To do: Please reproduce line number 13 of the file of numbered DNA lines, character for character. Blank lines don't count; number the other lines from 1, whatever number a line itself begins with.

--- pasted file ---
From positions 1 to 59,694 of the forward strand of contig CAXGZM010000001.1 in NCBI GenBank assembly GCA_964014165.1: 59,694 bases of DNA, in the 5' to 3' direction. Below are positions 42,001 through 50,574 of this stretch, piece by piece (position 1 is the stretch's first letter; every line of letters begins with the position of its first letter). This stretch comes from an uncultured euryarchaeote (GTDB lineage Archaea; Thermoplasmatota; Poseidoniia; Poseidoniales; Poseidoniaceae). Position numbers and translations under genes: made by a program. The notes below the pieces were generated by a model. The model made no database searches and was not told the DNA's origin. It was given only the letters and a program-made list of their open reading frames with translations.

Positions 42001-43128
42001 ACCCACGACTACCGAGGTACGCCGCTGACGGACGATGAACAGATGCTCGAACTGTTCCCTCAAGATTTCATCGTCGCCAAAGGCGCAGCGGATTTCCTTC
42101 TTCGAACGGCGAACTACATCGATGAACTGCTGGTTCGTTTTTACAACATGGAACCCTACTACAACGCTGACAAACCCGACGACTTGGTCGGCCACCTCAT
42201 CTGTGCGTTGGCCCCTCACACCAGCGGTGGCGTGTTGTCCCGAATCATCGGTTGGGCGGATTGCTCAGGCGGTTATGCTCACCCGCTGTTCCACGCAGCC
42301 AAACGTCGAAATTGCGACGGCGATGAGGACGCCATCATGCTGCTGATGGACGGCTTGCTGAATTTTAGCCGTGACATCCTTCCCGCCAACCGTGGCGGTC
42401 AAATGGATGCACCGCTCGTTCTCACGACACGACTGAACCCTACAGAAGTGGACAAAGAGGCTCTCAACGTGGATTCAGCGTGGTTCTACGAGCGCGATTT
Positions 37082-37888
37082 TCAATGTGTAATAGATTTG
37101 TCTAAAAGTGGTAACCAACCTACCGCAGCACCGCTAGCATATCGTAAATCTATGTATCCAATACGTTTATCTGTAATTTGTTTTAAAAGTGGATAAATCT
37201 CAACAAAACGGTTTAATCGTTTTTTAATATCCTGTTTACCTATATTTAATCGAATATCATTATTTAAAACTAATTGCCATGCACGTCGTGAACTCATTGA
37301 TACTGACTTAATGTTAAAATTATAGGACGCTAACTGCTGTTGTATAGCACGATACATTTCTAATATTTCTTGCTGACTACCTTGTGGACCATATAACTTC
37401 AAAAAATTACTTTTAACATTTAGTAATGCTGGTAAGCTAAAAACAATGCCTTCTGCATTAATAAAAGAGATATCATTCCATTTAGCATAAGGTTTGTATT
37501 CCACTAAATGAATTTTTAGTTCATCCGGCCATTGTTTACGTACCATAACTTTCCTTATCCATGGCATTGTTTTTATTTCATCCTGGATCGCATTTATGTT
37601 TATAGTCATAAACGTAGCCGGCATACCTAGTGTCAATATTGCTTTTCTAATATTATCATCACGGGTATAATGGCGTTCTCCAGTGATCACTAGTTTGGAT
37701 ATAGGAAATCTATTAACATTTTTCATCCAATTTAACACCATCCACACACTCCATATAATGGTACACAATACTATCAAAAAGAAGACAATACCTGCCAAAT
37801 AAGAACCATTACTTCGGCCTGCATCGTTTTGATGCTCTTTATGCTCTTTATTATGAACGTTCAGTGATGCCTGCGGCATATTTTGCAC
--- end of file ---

37401 AAAAAATTACTTTTAACATTTAGTAATGCTGGTAAGCTAAAAACAATGCCTTCTGCATTAATAAAAGAGATATCATTCCATTTAGCATAAGGTTTGTATT